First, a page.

Concept: Gender identity disorder
Whether transgender people should be able to compete in sport in accordance with their gender identity is a widely contested question within the literature and among sport organisations, fellow competitors and spectators. Owing to concerns surrounding transgender people (especially transgender female individuals) having an athletic advantage, several sport organisations place restrictions on transgender competitors (e.g. must have undergone gender-confirming surgery). In addition, some transgender people who engage in sport, both competitively and for leisure, report discrimination and victimisation.
Transgender children who have socially transitioned, that is, who identify as the gender “opposite” their natal sex and are supported to live openly as that gender, are increasingly visible in society, yet we know nothing about their mental health. Previous work with children with gender identity disorder (GID; now termed gender dysphoria) has found remarkably high rates of anxiety and depression in these children. Here we examine, for the first time, mental health in a sample of socially transitioned transgender children.
Although previous investigations of transsexual people have focused on regional brain alterations, evaluations on a network level, especially those structural in nature, are largely missing. Therefore, we investigated the structural connectome of 23 female-to-male (FtM) and 21 male-to-female (MtF) transgender patients before hormone therapy as compared with 25 female and 25 male healthy controls. Graph theoretical analysis of whole-brain probabilistic tractography networks (adjusted for differences in intracranial volume) showed decreased hemispheric connectivity ratios of subcortical/limbic areas for both transgender groups. Subsequent analysis revealed that this finding was driven by increased interhemispheric lobar connectivity weights (LCWs) in MtF transsexuals and decreased intrahemispheric LCWs in FtM patients. This was further reflected on a regional level, where the MtF group showed mostly increased local efficiencies and FtM patients decreased values. Importantly, these parameters separated each patient group from the remaining subjects for the majority of significant findings. This work complements previously established regional alterations with important findings of structural connectivity. Specifically, our data suggest that network parameters may reflect unique characteristics of transgender patients, whereas local physiological aspects have been shown to represent the transition from the biological sex to the actual gender identity.
Increasing numbers of adolescents are seeking treatment at gender identity services in Western countries. An increasingly accepted treatment model that includes puberty suppression with gonadotropin-releasing hormone analogs starting during the early stages of puberty, cross-sex hormonal treatment starting at ~16 years of age and possibly surgical treatments in legal adulthood, is often indicated for adolescents with childhood gender dysphoria (GD) that intensifies during puberty. However, virtually nothing is known regarding adolescent-onset GD, its progression and factors that influence the completion of the developmental tasks of adolescence among young people with GD and/or transgender identity. Consolidation of identity development is a central developmental goal of adolescence, but we still do not know enough about how gender identity and gender variance actually evolve. Treatment-seeking adolescents with GD present with considerable psychiatric comorbidity. There is little research on how GD and/or transgender identity are associated with completion of developmental tasks of adolescence.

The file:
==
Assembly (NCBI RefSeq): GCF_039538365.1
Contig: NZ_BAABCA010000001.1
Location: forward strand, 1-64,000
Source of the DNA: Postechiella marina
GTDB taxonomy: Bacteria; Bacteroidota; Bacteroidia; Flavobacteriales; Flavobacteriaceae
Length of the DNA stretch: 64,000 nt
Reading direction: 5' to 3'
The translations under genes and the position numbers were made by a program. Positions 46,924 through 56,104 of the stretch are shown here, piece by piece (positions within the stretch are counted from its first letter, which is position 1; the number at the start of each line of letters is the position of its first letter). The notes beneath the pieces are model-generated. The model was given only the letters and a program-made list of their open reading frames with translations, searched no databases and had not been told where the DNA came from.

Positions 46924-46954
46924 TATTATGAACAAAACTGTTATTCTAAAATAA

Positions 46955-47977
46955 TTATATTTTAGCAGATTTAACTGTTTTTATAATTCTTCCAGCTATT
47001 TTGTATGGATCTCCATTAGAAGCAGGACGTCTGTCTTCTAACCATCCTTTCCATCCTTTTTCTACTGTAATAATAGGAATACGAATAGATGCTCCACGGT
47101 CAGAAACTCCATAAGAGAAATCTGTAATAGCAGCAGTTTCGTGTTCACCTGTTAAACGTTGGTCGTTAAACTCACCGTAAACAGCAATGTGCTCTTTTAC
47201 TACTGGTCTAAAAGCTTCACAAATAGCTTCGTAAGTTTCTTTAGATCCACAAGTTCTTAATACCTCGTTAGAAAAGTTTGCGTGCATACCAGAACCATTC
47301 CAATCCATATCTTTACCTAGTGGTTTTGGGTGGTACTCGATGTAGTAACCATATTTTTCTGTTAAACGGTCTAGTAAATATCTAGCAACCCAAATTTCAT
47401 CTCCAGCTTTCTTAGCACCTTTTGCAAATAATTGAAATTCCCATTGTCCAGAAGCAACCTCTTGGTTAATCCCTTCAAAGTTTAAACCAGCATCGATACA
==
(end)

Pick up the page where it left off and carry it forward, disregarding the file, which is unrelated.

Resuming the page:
Gender identity disorder (GID) refers to transsexual individuals who feel that their assigned biological gender is incongruent with their gender identity and this cannot be explained by any physical intersex condition. There is growing scientific interest in the last decades in studying the neuroanatomy and brain functions of transsexual individuals to better understand both the neuroanatomical features of transsexualism and the background of gender identity. So far, results are inconclusive but in general, transsexualism has been associated with a distinct neuroanatomical pattern. Studies mainly focused on male to female (MTF) transsexuals and there is scarcity of data acquired on female to male (FTM) transsexuals. Thus, our aim was to analyze structural MRI data with voxel based morphometry (VBM) obtained from both FTM and MTF transsexuals (n = 17) and compare them to the data of 18 age matched healthy control subjects (both males and females). We found differences in the regional grey matter (GM) structure of transsexual compared with control subjects, independent from their biological gender, in the cerebellum, the left angular gyrus and in the left inferior parietal lobule. Additionally, our findings showed that in several brain areas, regarding their GM volume, transsexual subjects did not differ significantly from controls sharing their gender identity but were different from those sharing their biological gender (areas in the left and right precentral gyri, the left postcentral gyrus, the left posterior cingulate, precuneus and calcarinus, the right cuneus, the right fusiform, lingual, middle and inferior occipital, and inferior temporal gyri). These results support the notion that structural brain differences exist between transsexual and healthy control subjects and that majority of these structural differences are dependent on the biological gender.
- International review of psychiatry (Abingdon, England)
- Published about 5 years ago